BOND

Discussion in 'Chemistry' started by ajanta, Apr 8, 2016.

  1. ajanta Registered Senior Member

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    C-C bond energy is 347 kJ/mol & C-O bond energy is 358 kJ/mol.

    Question: So, can carbon and oxygen make chemical bond as diamond but can be stiffer than diamond ?
     
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  3. timojin Valued Senior Member

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    Dimond burn to form CO2 that is saying the bond between C-O is a more stable ?
     
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  5. exchemist Valued Senior Member

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    Not really. One C-O single (sigma) bond is slightly stronger than one C-C bond. But "stiffness" is a term that applies to a whole substance rather than a single bond. Diamond is a 3D "giant structure", involving a network of C-C bonds all connected together. There are no discrete molecules in this type of structure: the whole crystal is effectively one giant molecule - hence the term "giant structure".

    There is no such structure possible using C-O bonds. The only stable compounds of carbon and oxygen are small molecules (CO and OCO). These do not have any "spare" bonding available to link one molecule to the next. Consequently both of these (carbon monoxide and carbon dioxide) are gases at RTP. If you were to try to synthesise something with a network of C-O-C linkages, it would decompose.
     
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  7. exchemist Valued Senior Member

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    Ajanta, having thought some more about your question, I have realised my first answer is rather unsatisfactory.

    You might well ask why it is that a giant structure of C-O bonds is not a stable arrangement. In fact, if you consider silicon, the element that lies immediately below carbon, in the same group of the Periodic Table, and which has therefore a number of chemical similarities with carbon, a stable giant structure is exactly what is formed by its compound with oxygen. This is SiO2 or quartz - a brittle, very hard mineral, which looks, er, a bit like diamond!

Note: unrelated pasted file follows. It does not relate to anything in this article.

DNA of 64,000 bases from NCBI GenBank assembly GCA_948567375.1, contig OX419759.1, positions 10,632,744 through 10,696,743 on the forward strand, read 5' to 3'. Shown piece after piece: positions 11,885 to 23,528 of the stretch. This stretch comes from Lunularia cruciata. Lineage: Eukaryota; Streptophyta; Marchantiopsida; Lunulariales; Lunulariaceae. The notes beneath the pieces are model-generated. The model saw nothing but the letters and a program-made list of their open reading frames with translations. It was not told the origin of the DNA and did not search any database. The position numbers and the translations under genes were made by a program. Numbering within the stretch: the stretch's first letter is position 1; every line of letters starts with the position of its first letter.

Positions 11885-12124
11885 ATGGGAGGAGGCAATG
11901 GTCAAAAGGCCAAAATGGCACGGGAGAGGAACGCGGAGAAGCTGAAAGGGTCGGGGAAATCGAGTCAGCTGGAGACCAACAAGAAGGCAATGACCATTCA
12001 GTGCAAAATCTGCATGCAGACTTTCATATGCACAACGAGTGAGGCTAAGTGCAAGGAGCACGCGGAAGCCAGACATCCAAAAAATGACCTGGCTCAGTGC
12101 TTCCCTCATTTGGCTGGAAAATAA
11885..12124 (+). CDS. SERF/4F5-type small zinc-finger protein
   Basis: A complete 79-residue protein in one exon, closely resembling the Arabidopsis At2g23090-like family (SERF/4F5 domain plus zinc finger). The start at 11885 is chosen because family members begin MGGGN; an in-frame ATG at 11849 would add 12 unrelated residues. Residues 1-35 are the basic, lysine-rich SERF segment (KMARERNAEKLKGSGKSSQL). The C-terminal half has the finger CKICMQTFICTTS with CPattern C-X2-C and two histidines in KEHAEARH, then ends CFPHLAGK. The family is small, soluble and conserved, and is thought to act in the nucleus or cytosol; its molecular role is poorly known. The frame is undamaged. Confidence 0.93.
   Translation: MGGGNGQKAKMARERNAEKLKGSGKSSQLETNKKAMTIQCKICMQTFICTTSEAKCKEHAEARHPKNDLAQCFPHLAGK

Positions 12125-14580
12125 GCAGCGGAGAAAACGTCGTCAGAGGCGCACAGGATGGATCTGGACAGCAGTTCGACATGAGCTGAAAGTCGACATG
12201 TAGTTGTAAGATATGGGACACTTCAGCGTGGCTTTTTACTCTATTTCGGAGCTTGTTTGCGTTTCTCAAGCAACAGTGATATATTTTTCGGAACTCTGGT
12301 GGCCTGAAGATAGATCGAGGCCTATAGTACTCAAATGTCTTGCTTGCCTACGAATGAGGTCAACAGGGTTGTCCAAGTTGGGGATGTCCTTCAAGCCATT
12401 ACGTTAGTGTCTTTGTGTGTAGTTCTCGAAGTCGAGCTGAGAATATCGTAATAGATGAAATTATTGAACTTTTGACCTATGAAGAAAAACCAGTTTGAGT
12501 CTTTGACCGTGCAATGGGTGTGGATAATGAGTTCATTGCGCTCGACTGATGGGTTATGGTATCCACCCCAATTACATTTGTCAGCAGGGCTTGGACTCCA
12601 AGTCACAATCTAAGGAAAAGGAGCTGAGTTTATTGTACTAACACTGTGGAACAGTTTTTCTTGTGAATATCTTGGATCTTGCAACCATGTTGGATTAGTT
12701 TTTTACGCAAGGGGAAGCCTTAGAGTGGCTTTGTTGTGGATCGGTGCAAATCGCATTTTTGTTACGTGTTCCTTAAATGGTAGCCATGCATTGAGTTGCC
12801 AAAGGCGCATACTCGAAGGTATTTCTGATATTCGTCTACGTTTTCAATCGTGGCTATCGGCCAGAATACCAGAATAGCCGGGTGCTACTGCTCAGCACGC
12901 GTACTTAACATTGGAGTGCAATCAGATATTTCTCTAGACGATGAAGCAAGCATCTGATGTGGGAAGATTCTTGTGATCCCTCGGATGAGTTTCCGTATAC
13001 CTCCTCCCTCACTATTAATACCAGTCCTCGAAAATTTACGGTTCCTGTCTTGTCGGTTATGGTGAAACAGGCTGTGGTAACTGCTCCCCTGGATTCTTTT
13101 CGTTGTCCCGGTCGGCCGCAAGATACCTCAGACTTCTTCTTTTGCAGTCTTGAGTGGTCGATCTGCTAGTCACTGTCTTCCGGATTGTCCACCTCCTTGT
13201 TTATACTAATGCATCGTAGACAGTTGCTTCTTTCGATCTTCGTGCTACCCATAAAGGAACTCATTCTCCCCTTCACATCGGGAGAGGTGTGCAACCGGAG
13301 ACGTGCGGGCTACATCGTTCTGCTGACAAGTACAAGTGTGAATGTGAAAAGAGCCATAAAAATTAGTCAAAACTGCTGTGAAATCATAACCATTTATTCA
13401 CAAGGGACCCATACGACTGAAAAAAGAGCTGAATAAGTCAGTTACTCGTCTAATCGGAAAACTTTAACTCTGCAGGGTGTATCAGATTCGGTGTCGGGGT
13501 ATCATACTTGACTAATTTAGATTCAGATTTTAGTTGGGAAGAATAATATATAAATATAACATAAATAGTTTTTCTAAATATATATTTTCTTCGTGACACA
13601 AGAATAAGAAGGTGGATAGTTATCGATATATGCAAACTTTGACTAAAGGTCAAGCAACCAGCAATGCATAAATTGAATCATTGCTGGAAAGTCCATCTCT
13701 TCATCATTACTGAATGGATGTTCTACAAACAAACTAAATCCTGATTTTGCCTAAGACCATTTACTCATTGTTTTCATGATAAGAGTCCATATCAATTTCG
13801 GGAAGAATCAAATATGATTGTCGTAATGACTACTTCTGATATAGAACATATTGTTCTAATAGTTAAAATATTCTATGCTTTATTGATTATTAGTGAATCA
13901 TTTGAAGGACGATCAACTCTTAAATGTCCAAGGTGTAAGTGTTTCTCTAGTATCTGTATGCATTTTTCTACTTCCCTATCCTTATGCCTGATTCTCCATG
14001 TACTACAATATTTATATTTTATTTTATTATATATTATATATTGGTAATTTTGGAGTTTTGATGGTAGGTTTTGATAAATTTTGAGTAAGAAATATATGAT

The real reason why carbon oxides do not form such 3D extended structures is the strength of the C=O double bond. The strength of the C=O bond is far greater than that of the analogous Si=O bond. So, for carbon, a structure with C=O double bonds is more stable than one involving only C-O bonds, whereas for Si the opposite is true.

    The next question is why there is this difference between Si and C in their propensity to form double bonds with oxygen. You may or may not know that a double bond involves 2 bonds of different sorts: a "sigma" bond which extends more or less along the line of the two centres of the atoms at either end, and a pi bond which is made of two parts, one above and one below the line of the centres. The pi bond arises from an overlap of p orbitals on the atoms at either end. These p-orbitals extend like dumbbells, or figures of "8", at right angles to the line of the atomic centres, like this: 8-8. The p-orbitals of carbon and oxygen are both 2p, that is, they are from the 2nd shell of electrons around the atom. They are thus of similar size and shape and overlap between them is quite efficient, leading to a strong pi bond. Si however, being in the next period of the table, has 3p orbitals, not 2p. These are larger and more diffuse than 2p and will not overlap efficiently with the 2p orbitals on oxygen, leading to only a weak pi bond.

    So there you have it. It is the strength of the double bonding between carbon and oxygen that gives it more energetically favourable options than the formation of a giant structure.

    I should probably add that there will also be an entropy term to consider. Formation of a lot of little molecules, each with numerous degrees of freedom, is a higher entropy state than a solid giant structure. So this too will help to tilt the playing field in favour of the gaseous molecular compounds, provided they are energetically stable enough.

    Right. That is now a proper answer, I think.

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    Last edited: Apr 9, 2016
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  8. ajanta Registered Senior Member

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    Thank you sir ! Yesterday I thought to make a question to you about SiO2 only but you made it and solved it and others.
     
    Last edited: Apr 9, 2016
  9. exchemist Valued Senior Member

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    Good! In fact there is a thing called the "double bond rule", which like a lot of "rules" in physical science is not always obeyed, but nevertheless has a measure of validity: https://en.wikipedia.org/wiki/Double_bond_rule

    There are P=O and S=O double bonds in the standard structures for phosphate and sulphates, but these appear to be quite weak, as shown by comparing the bond lengths of the double and single bonded oxygen in these compounds.
     
    Last edited: Apr 9, 2016
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